Yakuza creator announces new studio where 'the scale of the game will be bigger'

Developer Toshiro Nagoshi, formerly of Sega, announces his new studio.
(Image credit: Toshihiro Nagoshi)

Toshihiro Nagoshi, the veteran designer whose career began with Daytona USA before latterly focusing on the Yakuza series, left Sega in February 2021. Industry scuttlebutt at the time was that Nagoshi was joining the Chinese tech giant NetEase, news confirmed today with the announcement of his new venture: Nagoshi Studio.

Based in Shibuya, Tokyo, Nagoshi Studio was founded by Nagoshi himself and eight other Sega veterans. I just realised that calling them Yakuza veterans could come across in the wrong way. Nagoshi will serve as president and representative director, and the studio's announcement comes with an official website and a note from the man himself.

"The changes in the environment surrounding the entertainment world, which began in the latter half of the 20th century, have undergone even greater changes in the 21st century [...] From the creator's point of view, it's a very difficult time.

"But I don't think the essence of entertainment has changed, no matter how the times change."

(Image credit: Sega)

Nagoshi spoke to Famitsu about the new studio's launch, and basically implies he left Sega because he'd spent too long making Yakuza games. "I decided to leave Sega, where I had been working for a long time, because I wanted to do something different than before. If you do the same thing, you can stay in Sega. To be honest, I still don't know if independence was early or too late at this time. However, it feels as fresh as when I stepped into the game industry nearly 30 years ago, saying, 'I'm going to make a new start.'"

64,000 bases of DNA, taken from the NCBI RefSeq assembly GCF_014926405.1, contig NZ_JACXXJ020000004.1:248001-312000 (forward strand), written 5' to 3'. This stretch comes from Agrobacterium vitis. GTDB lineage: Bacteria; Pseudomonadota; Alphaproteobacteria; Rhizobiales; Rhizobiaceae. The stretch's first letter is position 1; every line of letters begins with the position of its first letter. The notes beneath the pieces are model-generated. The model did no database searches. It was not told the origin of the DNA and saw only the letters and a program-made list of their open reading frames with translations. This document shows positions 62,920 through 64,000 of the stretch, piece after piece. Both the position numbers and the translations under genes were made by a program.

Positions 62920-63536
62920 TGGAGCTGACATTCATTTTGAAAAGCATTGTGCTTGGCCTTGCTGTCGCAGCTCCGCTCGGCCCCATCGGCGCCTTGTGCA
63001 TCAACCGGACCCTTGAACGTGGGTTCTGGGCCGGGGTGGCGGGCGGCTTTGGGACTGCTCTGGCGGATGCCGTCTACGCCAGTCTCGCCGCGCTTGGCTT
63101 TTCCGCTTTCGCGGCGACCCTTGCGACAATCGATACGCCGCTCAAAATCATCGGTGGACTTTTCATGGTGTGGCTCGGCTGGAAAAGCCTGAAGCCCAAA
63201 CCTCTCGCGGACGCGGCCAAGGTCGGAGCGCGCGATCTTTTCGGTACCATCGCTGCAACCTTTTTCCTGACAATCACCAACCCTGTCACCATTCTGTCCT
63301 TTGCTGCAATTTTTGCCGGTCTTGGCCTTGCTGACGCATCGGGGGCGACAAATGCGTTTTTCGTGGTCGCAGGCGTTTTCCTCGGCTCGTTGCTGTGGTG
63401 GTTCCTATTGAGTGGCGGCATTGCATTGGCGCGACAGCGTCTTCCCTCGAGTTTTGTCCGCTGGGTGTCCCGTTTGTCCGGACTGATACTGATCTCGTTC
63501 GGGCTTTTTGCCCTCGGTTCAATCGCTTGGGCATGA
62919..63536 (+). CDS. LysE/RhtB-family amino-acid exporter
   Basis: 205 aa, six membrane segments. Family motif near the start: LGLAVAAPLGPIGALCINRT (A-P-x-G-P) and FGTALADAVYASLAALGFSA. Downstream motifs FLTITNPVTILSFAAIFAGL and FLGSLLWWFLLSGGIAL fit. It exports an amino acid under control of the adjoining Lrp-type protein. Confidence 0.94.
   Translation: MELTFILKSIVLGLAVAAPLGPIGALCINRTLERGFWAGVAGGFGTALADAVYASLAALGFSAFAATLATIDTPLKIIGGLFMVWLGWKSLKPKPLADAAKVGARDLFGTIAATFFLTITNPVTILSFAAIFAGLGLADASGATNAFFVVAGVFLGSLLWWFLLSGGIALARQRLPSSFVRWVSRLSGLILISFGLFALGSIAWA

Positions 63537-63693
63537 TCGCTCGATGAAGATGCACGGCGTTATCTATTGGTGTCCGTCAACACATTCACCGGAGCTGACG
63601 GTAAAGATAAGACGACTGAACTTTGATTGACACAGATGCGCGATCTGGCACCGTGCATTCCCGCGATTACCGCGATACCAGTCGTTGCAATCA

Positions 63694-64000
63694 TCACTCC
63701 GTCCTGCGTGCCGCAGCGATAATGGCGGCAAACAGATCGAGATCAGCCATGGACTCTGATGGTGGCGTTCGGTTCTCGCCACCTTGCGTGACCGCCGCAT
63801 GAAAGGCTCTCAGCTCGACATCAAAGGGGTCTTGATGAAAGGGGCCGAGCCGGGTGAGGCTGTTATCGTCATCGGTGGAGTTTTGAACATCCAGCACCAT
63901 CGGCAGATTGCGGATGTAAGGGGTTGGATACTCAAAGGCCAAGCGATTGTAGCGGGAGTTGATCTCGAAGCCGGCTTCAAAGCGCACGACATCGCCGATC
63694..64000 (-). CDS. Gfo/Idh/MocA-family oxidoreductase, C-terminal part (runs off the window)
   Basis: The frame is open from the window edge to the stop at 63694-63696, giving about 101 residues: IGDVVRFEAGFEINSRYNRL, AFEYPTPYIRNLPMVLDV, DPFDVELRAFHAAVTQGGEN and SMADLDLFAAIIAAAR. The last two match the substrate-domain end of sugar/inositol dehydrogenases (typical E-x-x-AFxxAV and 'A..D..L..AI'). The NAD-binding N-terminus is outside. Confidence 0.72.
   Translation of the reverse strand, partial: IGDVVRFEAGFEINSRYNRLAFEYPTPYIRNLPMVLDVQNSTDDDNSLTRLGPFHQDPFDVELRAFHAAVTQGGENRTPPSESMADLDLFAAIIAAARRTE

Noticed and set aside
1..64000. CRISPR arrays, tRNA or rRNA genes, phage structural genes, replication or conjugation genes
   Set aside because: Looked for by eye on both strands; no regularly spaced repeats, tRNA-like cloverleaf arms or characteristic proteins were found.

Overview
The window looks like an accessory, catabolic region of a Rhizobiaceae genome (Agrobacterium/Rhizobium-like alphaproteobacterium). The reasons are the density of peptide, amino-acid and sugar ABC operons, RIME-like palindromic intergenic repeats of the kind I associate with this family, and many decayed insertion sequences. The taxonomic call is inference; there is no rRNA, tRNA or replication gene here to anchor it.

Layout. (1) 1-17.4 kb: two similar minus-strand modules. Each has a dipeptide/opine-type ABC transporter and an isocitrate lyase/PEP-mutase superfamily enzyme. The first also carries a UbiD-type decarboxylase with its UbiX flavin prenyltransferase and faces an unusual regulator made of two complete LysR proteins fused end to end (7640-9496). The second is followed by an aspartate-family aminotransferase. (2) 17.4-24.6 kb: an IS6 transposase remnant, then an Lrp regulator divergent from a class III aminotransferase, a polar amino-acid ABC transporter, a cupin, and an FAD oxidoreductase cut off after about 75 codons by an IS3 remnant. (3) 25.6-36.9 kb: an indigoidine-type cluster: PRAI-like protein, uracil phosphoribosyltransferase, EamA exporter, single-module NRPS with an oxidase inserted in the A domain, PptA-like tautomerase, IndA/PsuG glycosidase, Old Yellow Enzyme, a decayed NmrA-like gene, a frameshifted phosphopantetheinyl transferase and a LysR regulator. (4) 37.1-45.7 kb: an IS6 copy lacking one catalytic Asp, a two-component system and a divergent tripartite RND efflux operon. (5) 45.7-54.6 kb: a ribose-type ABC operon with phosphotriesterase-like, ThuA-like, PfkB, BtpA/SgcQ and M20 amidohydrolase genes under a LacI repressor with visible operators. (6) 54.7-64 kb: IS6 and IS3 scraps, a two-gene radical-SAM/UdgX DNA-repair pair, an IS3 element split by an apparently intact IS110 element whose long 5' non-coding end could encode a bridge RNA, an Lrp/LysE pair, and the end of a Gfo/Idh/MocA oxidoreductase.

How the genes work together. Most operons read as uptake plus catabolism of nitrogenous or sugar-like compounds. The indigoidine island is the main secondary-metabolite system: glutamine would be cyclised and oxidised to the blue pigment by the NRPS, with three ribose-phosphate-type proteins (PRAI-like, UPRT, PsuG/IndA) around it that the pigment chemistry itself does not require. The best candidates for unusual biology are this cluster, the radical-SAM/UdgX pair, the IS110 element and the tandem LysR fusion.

There are no details about studio's first game, beyond that "the scale of the game will be bigger [than Yakuza]." Well, as long as I can have a barkeep talk to me at length about various types of whiskey, before indulging in a karaoke minigame, I'm up for it.

Rich Stanton

Rich is a games journalist with 15 years' experience, beginning his career on Edge magazine before working for a wide range of outlets, including Ars Technica, Eurogamer, GamesRadar+, Gamespot, the Guardian, IGN, the New Statesman, Polygon, and Vice. He was the editor of Kotaku UK, the UK arm of Kotaku, for three years before joining PC Gamer. He is the author of a Brief History of Video Games, a full history of the medium, which the Midwest Book Review described as "[a] must-read for serious minded game historians and curious video game connoisseurs alike."